Premier League, FA Cup and EFL: 10 things to watch this weekend | FA Cup

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1) Tuchel seeks to take off the rampant city

The plan to beat Manchester City is not complex, as it is the same as the plan to beat any other team: attack well and defend well. Of course, there are subtleties inside that and City’s ability to hold onto possession while creating chances can make both aspects extremely taxing, but Chelsea are better positioned than most to find a way. At some point Thomas Tuchel will likely ask his side to play more widely than they currently do, but at Wembley he will put two defensive midfielders ahead of three center-backs – a tough barrier for any team to cross, let alone ‘a. against players as good as Chelsea. Going forward, however, things are trickier, as although City’s defensive record is better than their defense, Tuchel has yet to find the right creative mix. He will however be encouraged by the recent improvement of Christian Pulisic and Kai Havertz. DH

  • Man City v Tottenham, FA Cup Semi-Final (Saturday, 5:30 p.m. Every hour BST)

2) Will Guardiola be left with stars for bigger prizes to come?

City have a chance of winning the quadruple for very simple reasons: they have great players, a great squad and a brilliant manager. They also have the most richly named team in English football history, able to trade quality for quality, while others choose between tired players, injured players and children. Now, however, things get more difficult, because as the trophies get closer, the matches get more difficult. Playing teams in the bottom half of the table, Pep Guardiola could count on the inherent class of whoever turned out to do the job, but now he has to pick the right players for the right opponents, and his two most essential – Phil Foden and Kevin de Bruyne – in need of care. City’s victory at Dortmund will have had a mental and physical impact, so it will be fascinating to see who starts at Wembley. DH

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3) Lessons Learned, Now Rodgers Needs The Covid Trio

In theory, this should be the most intriguing of the weekend’s FA Cup semi-finals, constituting each team’s biggest game of the season. Brendan Rodgers, however, faces the more modern dilemma of balancing with a lucrative Champions League qualification, as well as a moral issue regarding the selection of James Maddison, Hamza Choudry and Ayoze Pérez excluded from the West loss. Ham for breaking Covid regulations. “There are things that are more important than football,” Rodgers said last weekend before adding, “It’s gone now and they will join us next week,” suggesting a practical rapprochement. Leicester have never won the Cup and haven’t reached the final in over five decades, so it would be well advised to go there – just like Southampton, which doesn’t have much to play in the league and whose the only cup triumph came 45 years ago. . A packed Wembley would have given this tie a real crackle, but it can still light up a void. TD

Leicester v Southampton, FA Cup semi-final (Sunday, 6.30 p.m.)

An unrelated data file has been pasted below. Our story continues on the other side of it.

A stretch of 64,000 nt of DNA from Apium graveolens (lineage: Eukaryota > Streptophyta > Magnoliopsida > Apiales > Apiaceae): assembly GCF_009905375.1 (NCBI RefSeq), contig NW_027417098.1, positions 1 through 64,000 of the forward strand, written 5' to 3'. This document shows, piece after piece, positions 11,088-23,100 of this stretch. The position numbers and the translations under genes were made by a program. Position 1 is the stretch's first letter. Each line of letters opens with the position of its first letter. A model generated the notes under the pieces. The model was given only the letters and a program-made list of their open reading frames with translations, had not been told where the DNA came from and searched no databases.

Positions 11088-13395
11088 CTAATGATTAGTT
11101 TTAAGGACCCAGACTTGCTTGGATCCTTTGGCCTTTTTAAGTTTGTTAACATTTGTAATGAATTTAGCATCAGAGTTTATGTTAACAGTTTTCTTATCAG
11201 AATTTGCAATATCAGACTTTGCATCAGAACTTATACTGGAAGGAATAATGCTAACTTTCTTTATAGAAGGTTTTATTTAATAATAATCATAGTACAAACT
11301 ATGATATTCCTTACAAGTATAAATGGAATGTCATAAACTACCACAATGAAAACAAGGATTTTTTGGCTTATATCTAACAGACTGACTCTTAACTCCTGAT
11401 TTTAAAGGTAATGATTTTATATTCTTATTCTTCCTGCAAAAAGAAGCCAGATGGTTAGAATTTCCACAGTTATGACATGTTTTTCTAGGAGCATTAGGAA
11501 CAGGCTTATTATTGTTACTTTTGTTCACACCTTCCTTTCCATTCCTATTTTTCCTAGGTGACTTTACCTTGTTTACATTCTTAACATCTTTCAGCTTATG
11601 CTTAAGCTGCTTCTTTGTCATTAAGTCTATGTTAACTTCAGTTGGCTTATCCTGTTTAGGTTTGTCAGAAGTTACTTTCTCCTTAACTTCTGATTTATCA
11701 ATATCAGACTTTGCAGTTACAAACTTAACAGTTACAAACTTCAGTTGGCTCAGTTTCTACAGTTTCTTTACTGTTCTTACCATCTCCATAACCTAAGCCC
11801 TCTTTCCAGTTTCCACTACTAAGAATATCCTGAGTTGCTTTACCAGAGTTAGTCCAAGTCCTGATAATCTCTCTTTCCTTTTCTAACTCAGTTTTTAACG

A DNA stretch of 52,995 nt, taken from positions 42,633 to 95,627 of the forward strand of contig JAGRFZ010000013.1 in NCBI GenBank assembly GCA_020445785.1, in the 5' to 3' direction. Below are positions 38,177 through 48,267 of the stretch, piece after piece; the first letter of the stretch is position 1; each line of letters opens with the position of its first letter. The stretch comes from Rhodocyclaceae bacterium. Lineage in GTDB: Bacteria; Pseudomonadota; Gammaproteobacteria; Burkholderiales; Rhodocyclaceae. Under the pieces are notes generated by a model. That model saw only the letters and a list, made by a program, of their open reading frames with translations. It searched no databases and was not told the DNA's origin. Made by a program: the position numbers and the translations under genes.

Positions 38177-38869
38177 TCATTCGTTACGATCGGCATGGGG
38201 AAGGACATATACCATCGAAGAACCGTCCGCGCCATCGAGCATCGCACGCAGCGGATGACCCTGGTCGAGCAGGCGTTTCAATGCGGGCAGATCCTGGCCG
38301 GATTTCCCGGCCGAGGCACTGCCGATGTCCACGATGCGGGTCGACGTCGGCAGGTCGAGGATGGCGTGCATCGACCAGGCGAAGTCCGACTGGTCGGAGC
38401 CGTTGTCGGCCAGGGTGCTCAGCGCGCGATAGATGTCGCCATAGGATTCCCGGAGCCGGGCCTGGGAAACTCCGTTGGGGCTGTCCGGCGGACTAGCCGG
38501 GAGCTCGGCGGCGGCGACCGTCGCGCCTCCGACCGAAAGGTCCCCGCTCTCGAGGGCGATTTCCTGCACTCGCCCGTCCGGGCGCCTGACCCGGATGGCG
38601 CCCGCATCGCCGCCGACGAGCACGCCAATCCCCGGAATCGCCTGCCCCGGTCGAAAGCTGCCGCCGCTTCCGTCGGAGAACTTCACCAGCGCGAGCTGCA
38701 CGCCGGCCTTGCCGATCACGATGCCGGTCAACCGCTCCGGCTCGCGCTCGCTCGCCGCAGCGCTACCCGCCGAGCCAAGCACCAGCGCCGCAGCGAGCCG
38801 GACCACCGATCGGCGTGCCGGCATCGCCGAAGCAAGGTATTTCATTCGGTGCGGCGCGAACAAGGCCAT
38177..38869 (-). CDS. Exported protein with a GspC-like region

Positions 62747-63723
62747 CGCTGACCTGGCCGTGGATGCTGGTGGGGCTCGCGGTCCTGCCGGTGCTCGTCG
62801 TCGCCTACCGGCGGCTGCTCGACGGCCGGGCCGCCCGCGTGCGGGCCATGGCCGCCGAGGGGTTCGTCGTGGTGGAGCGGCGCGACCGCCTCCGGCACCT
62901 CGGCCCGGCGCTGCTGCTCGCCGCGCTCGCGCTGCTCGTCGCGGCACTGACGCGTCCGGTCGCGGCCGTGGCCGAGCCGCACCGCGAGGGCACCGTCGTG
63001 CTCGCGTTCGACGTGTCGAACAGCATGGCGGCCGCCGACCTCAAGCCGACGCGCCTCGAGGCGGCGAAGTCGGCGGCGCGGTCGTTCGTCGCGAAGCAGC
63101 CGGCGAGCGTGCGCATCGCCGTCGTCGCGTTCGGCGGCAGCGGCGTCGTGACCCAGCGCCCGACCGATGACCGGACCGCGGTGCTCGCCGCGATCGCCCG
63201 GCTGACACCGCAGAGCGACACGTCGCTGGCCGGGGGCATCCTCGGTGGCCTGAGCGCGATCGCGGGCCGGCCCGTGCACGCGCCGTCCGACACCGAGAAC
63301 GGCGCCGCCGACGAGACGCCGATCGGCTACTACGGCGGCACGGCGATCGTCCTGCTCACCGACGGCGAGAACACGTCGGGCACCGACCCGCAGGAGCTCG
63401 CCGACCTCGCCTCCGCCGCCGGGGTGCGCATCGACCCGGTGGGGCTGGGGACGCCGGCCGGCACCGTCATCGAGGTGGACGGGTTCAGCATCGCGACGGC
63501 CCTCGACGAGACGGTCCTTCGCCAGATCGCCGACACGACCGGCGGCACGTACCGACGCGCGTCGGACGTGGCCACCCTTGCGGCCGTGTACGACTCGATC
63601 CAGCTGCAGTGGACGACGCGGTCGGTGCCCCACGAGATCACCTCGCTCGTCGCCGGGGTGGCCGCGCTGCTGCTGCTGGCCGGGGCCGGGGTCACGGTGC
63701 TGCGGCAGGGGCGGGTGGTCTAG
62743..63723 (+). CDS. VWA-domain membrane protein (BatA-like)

Diogo Jota, a sub against Real Madrid, will he start in place of Sadio Mané and Roberto Firmino?
Diogo Jota, a sub against Real Madrid, will he start in place of Sadio Mané and Roberto Firmino? Photographie: Xinhua / REX / Shutterstock

4) Is it time for Klopp to break up the band?

Not so long ago, Roberto Firmino, Sadio Mané and Mohamed Salah were celebrated as the world’s greatest strike force. Their goals allowed their team to become European champions, then English champions. But even during this time, their contribution seemed to outweigh their ability, reflecting the excellence of Liverpool’s reconnaissance team in finding them, the genius of Jürgen Klopp in inspiring them to a level previously considered beyond reach, and their mental toughness. Now, however, their production has plummeted, presenting Klopp with a conundrum: Firmino’s low goal scoring is intolerable now that Mané and Salah are contributing less, so he should be replaced by the more prolific Diogo Jota … except that Mané and Salah have past three years. relying on the type of service Firmino can provide. Against Leeds, Klopp can go for the latter, whose pace behind is likely to be more useful than the game of the former. DH

5) Hammers seek to relive the glory days of 1986

West Ham’s successes this season have been bolstered by their very ruthlessly contrary to West Ham. In 15 appearances against sides in the bottom half of the table, they’ve won 10, drawn four and lost only one – at home to Newcastle on the opening weekend of the season. They look well positioned to avenge that loss, due to the six teams under the top two David Moyes’ side currently appear to be the most confident and fluid – many of the West Ham teams of yore would have turned those lead 3-0 against Leicester and Wolves in draws or defeats in the face of late assaults. Even the injuries of Declan Rice and Michail Antonio don’t seem to have knocked them out of their stride and the victory over an improving but still limited Newcastle will spark new hopes of being able to emulate the club’s best result, third in 1986 – a campaign in which John Lyall’s elegant side memorably gutted those 8-1 opponents in the run-in. TD